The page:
Ever since I've returned to the Catholic church three months ago, I've been thinking more about sin. It's not as though I didn't hear pastors preach against sin before, just that I realized Catholics look at it differently - and, they look at it more often.
From the online site, New Advent:
The division of sin into original and actual, mortal and venial, is not a division of genus into species because sin has not the same signification when applied to original and personal sin, mortal and venial. Mortal sin cuts us off entirely from our true last end; venial sin only impedes us in its attainment. Actual personal sin is voluntary by a proper act of the will. Original sin is voluntary not by a personal voluntary act of ours, but by an act of the will of Adam. Original and actual sin are distinguished by the manner in which they are voluntary (ex parte actus); mortal and venial sin by the way in which they affect our relation to God (ex parte deordinationis). Since a voluntary act and its disorder are of the essence of sin, it is impossible that sin should be a generic term in respect to original and actual, mortal and venial sin. The true nature of sin is found perfectly only in a personal mortal sin, in other sins imperfectly, so that sin is predicated primarily of actual sin, only secondarily of the others. Therefore we shall consider: first, personal mortal sin; second, venial sin.
Protestants may accuse Catholics of separating sin into two categories but if I were the Protestants, I wouldn't exactly consider that a problem. Catholics may be accused of thinking too much of sin but Protestants, in my opinion, don't think of it enough. And this isn't even considering the non-denoms. From all my years involved with them; I can count on one hand the times I heard sermons that dealt head-on with sin. Again, this was my experience. Others may have had exactly the opposite happen.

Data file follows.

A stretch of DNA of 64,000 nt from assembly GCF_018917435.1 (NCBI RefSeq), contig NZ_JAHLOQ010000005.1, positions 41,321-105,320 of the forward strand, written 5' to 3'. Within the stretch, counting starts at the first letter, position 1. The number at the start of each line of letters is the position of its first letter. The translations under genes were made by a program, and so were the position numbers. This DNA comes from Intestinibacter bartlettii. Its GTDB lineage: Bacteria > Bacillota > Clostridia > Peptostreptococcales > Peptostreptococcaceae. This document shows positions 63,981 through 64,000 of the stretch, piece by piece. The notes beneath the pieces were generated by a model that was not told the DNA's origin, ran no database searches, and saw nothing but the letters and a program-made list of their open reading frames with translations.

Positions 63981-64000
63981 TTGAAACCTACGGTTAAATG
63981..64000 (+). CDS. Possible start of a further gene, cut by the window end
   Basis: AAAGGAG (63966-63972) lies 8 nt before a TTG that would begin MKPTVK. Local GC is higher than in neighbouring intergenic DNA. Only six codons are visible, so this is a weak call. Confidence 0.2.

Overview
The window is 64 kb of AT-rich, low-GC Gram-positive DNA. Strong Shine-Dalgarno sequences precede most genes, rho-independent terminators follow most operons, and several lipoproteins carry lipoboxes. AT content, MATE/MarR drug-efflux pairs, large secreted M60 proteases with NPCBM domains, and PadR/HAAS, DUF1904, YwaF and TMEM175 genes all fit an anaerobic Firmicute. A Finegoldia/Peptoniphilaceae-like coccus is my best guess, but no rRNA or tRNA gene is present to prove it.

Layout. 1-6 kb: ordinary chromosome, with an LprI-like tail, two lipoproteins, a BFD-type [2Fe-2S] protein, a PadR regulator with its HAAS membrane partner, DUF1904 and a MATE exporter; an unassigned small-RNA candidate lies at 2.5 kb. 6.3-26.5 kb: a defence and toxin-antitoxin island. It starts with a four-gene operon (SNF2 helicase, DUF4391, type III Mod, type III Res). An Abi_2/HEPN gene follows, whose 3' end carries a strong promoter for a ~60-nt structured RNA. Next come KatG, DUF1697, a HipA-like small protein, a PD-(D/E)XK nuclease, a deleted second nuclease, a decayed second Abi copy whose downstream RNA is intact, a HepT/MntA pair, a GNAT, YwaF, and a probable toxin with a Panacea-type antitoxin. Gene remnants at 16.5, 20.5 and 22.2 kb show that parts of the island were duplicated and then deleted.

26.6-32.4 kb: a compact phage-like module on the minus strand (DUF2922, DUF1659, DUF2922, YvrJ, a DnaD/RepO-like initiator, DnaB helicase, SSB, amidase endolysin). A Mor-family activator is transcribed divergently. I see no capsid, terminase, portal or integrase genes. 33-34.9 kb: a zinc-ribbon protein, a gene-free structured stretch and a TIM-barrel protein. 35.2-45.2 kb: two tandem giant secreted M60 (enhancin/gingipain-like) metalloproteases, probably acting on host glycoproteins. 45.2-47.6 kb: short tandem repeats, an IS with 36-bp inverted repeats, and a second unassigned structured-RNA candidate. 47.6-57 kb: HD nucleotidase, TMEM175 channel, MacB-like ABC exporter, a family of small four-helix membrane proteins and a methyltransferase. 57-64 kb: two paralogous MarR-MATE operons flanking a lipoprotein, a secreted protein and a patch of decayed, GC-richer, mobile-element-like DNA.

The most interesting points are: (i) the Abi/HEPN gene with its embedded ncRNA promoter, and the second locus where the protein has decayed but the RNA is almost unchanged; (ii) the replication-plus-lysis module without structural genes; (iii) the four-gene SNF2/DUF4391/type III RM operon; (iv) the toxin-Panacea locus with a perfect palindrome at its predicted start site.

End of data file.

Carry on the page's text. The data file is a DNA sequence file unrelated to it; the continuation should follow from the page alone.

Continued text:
I am glad to hear talk about "mortal" and "venial", sins of "commission" or "omission" because I so need to hear it. I have been forgiven through Jesus Christ, but it doesn't automatically mean my flesh has been subdued. Each and every day, I am presented with a choice. To sin or not to sin. As I recognize my adoption into Christ and ask for the grace of God through the power of the Holy Spirit to enable me to live a life pleasing to Him; God answers. But I am made aware that I need God more than ever. Being baptized into Christ isn't a one-time deal, making the believer saved and sanctified in one fell swoop.
In fact, I liken it a bit to buying a car. Imagine you bought a beautiful, shiny new car. It sits gleaming in your driveway and fills you with pride. But every now and then, you need to drive it. As you tool around the busy-crazy world, your precious car gets a little dirty, a little roughed-up. If you allowed this to happen for years without ever trying to clean it or properly maintain it with oil changes and the like - how would that car run after five years? Probably not as well.
The recognition of sin makes me realize how much I need the grace of God. Many talks from priests made me realize how sin displeases God. It separates me from Him until I realize that I have done wrong and must repent.
The Israelites were given the Promised Land, but yet they had to fight to acquire it. They weren't able to just waltz in there and say, "Well, you pagans...guess what? God gave us this land so if you would all quietly pack up and go, that would be just swell. I hear there's some employment opportunities in Egypt..."
No. The Israelites had to clean house in order to occupy the land. I think of my body that way. The Holy Spirit has to "clean my house" in order to occupy it. How would this happen without my cooperation, without my consent, without my repentance?
Catholicism keeps me on the straight and narrow as I realize my sin is obstructing my progress toward becoming a saint. It is a path for all of us and as far as I can tell, only the universal Roman Catholic church reminds us of this on a consistent basis.